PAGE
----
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Showing 1-6 of 6 reviews(Verified Purchases). See all 7 reviews
on April 26, 2013
This is a highly readable history of the bear in European culture. The author puts forth an interesting thesis about the prominence of the bear in prehistoric and early historic/pre-Christian times, when the bear was an object of respect, of realistic fear, and sometimes of veneration. He proceeds to show how attitudes towards the bear changed, with the implication that this was -- consciously or unconsciously -- orchestrated by the Christian church, for whom the bear's pagan associations were threatening.

Most of this material was new to me, and I did not delve into the sources listed. Thus for the most part I do not know how accurate it is. A couple of statements, however, I am pretty sure are incorrect. In discussing the Norse gods, the book says "the war god Thor was early on given as surname the common name for bear in Old Norse: bjorn (Thorbjorn)...." Nowhere in my fairly extensive reading of Norse mythology and Scandinavian sagas have I seen the god Thor called Thorbjorn; Thorbjorn is man's name that incorporates the god's name. In discussing Beowulf, the hero of the Old English poem of that name, the book rightly points out that the name Beowulf (bee wolf) suggests a bear. However, when it states that "Beowulf is a bear, or rather the son of a bear and a woman" it goes beyond the text or any scholarship that I am aware of. These dubious statements are used to support the arguments of the book, which leads me to wonder if many more points might be misstated or exaggerated.

The book is interesting, and -- taken with a grain of salt as to details and bias -- the main premise is believable. it is for the most part anecdotal, and includes a number of engaging stories from history and folklore.
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on May 12, 2012
Michel Pastoureau, my teddy bear Brownie (b. 1941) and I salute you! This book is both scholarly and readable, with great illustrations and a clear narrative. Pastoureau has clearly shown the role of the church in the demotion of the bear from hero to degraded entertainer, as it swept away the old religions of Europe with a skillful use of transformation, from picturing the bear as a servant to saints in many stories to flipping pagan bear-related holidays to Christian celebrations.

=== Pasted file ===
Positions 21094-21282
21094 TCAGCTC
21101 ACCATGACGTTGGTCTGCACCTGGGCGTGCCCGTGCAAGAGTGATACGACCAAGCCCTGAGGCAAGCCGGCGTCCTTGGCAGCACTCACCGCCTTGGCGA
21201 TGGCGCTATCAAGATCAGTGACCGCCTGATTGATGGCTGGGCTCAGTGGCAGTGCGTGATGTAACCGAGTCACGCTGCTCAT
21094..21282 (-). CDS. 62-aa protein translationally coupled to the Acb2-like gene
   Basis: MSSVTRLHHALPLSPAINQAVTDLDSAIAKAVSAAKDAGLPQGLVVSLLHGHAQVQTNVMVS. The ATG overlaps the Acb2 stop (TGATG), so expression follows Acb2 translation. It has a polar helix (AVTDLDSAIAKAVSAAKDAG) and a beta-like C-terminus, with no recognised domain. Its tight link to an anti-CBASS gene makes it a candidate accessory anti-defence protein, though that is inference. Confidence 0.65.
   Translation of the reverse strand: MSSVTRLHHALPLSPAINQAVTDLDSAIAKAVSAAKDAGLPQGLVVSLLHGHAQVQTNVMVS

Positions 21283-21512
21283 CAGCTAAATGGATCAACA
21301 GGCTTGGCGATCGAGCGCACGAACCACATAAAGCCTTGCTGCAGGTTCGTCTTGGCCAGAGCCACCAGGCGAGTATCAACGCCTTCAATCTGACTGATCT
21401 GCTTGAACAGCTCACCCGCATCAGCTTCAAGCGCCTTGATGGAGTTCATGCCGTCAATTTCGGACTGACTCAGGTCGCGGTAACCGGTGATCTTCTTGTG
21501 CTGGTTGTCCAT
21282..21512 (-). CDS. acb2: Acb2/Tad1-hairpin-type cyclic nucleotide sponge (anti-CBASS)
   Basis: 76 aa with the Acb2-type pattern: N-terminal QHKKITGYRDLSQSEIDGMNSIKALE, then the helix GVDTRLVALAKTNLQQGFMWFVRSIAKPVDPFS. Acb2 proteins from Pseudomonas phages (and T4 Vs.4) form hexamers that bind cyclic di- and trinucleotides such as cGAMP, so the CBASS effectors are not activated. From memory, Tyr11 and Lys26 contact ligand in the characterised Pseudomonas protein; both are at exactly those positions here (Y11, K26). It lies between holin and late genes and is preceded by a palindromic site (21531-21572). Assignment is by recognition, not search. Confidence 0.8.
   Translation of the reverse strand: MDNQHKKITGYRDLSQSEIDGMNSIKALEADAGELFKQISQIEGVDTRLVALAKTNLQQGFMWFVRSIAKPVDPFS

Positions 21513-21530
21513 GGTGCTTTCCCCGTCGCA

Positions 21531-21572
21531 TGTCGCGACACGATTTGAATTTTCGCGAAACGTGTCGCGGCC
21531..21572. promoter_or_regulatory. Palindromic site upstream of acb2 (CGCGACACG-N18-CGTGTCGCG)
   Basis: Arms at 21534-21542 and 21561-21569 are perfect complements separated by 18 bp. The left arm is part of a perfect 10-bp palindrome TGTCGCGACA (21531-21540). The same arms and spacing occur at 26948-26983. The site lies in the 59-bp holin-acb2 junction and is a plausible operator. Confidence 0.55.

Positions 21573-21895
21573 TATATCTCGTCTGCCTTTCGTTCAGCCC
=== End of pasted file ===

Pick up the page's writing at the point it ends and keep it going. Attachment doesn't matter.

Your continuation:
Throughout the account runs the continuing use of the same names related to bears, even in Christian times. I found this aspect of the book especially enlightening as I never knew all the bear's names throughout European history. King Arthur?? Of course!

The Bear is a model of popular culture scholarship; I look forward to reading Pastoureau's books on the history of colors and stripes.
And I loved the happy ending--the revenge of the bear, i.e. the rise of the teddy bear in the twentieth century.
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on October 22, 2012
The Bear: History of a Fallen King includes many interesting facts about past cultures' view and treatment of bears. I was fascinated enough by the information to start researching the history of the bear in art, literature, and culture beliefs. I found the writing style/translation a bit frustrating, though. The author is quite repetitive and insists on the use of long series in those repetitions. It reminds me of a student attempting to pad the length of an essay. Nonetheless, the topic is compelling. The notes and bibliography are excellent. Well worth the read.

Five stars for content, dropped to 4 for writing style.
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on April 20, 2014
This book reveals the history of the older pagan culture of Europe. The bear as a symbol of religious freedom was supplanted by the aggressor symbolized by the lion. Great reading and suppressed history.
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on December 30, 2015
Great !
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on December 14, 2014
i had a lot of hope for this book based on a good review, but the writing is so pedestrian, with points repeated over and over, I lost interest halfway through. Bah!
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